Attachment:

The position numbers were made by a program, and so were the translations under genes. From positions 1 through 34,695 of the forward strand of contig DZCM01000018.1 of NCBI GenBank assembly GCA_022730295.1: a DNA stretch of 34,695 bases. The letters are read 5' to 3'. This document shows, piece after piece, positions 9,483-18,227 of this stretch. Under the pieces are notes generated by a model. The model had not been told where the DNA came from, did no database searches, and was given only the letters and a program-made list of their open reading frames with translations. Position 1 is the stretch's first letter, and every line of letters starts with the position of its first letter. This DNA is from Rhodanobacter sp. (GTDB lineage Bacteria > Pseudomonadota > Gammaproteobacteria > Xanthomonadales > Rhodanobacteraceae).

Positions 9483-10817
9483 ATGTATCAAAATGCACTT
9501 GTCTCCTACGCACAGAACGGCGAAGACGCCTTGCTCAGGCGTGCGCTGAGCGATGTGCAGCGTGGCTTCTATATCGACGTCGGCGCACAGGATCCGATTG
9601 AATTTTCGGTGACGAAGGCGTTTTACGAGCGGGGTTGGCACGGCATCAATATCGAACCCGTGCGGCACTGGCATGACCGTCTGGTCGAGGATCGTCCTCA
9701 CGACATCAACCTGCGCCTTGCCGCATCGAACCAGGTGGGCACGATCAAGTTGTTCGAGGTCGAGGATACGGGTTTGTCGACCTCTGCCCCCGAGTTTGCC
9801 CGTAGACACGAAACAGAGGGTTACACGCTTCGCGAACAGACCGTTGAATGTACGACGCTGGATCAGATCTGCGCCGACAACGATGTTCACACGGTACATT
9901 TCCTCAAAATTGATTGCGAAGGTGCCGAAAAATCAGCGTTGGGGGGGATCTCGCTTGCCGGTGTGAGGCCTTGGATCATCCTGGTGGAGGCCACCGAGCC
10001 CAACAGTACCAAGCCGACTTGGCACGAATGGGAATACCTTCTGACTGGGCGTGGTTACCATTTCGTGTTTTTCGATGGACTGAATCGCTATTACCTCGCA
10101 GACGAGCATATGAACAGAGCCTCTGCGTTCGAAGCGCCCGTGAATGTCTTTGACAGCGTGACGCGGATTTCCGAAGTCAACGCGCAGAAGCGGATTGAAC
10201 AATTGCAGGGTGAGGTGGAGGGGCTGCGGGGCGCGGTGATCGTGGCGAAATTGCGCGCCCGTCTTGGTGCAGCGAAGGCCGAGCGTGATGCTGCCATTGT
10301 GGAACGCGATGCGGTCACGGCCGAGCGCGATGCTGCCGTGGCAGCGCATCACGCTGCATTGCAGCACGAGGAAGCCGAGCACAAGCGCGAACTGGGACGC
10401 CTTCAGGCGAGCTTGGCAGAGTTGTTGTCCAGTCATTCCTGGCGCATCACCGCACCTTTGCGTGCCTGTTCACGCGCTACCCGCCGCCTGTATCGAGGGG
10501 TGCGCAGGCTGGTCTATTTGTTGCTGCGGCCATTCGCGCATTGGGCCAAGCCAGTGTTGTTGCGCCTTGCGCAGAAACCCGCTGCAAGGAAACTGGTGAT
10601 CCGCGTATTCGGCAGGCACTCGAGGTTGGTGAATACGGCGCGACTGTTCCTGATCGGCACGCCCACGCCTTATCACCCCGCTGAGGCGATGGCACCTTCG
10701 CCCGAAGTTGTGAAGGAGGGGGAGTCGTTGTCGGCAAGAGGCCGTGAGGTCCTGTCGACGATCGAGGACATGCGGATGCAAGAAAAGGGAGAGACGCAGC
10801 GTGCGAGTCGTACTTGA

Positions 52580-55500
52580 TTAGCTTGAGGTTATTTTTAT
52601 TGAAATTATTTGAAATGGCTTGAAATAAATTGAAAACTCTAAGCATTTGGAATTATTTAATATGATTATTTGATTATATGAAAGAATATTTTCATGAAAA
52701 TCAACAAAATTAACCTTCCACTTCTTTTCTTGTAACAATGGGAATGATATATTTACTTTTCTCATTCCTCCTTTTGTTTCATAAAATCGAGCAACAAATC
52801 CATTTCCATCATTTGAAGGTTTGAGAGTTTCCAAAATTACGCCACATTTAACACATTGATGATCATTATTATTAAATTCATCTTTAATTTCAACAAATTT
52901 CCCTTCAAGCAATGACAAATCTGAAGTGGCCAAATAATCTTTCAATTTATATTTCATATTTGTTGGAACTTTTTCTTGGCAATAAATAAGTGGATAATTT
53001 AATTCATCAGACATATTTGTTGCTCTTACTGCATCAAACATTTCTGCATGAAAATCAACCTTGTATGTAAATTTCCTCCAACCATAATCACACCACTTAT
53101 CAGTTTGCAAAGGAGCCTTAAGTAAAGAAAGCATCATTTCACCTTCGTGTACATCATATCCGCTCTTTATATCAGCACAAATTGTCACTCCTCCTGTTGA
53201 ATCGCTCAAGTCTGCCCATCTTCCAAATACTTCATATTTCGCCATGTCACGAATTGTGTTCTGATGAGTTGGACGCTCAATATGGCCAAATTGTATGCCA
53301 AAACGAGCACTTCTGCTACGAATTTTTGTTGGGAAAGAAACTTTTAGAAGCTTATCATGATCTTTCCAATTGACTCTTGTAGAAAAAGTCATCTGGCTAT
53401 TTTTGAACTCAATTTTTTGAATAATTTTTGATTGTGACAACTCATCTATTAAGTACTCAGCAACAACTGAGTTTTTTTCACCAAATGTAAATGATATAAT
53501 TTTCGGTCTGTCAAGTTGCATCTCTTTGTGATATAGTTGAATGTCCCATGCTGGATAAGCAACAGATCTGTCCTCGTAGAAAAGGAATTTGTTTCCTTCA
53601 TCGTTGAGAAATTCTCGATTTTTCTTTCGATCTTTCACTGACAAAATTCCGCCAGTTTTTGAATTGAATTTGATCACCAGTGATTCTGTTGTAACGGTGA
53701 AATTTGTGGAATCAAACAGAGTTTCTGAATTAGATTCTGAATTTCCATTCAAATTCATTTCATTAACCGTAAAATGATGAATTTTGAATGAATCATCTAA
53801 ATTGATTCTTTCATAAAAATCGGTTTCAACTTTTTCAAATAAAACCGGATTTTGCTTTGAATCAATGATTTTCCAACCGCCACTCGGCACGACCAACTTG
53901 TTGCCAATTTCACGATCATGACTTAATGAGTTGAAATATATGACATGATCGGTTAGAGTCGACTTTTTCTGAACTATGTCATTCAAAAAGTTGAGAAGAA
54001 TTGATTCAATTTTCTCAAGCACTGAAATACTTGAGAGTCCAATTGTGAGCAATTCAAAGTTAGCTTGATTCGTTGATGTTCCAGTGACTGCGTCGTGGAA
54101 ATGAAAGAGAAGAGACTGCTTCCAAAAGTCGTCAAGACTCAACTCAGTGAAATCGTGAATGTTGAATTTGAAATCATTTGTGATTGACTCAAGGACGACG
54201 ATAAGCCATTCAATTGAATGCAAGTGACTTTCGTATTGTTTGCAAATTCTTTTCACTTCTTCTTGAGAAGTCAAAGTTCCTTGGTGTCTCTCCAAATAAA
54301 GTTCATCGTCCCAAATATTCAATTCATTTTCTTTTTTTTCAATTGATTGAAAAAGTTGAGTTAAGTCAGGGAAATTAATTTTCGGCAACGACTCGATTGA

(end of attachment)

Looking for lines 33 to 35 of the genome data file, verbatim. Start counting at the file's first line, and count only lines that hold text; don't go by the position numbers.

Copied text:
53901 TTGCCAATTTCACGATCATGACTTAATGAGTTGAAATATATGACATGATCGGTTAGAGTCGACTTTTTCTGAACTATGTCATTCAAAAAGTTGAGAAGAA
54001 TTGATTCAATTTTCTCAAGCACTGAAATACTTGAGAGTCCAATTGTGAGCAATTCAAAGTTAGCTTGATTCGTTGATGTTCCAGTGACTGCGTCGTGGAA
54101 ATGAAAGAGAAGAGACTGCTTCCAAAAGTCGTCAAGACTCAACTCAGTGAAATCGTGAATGTTGAATTTGAAATCATTTGTGATTGACTCAAGGACGACG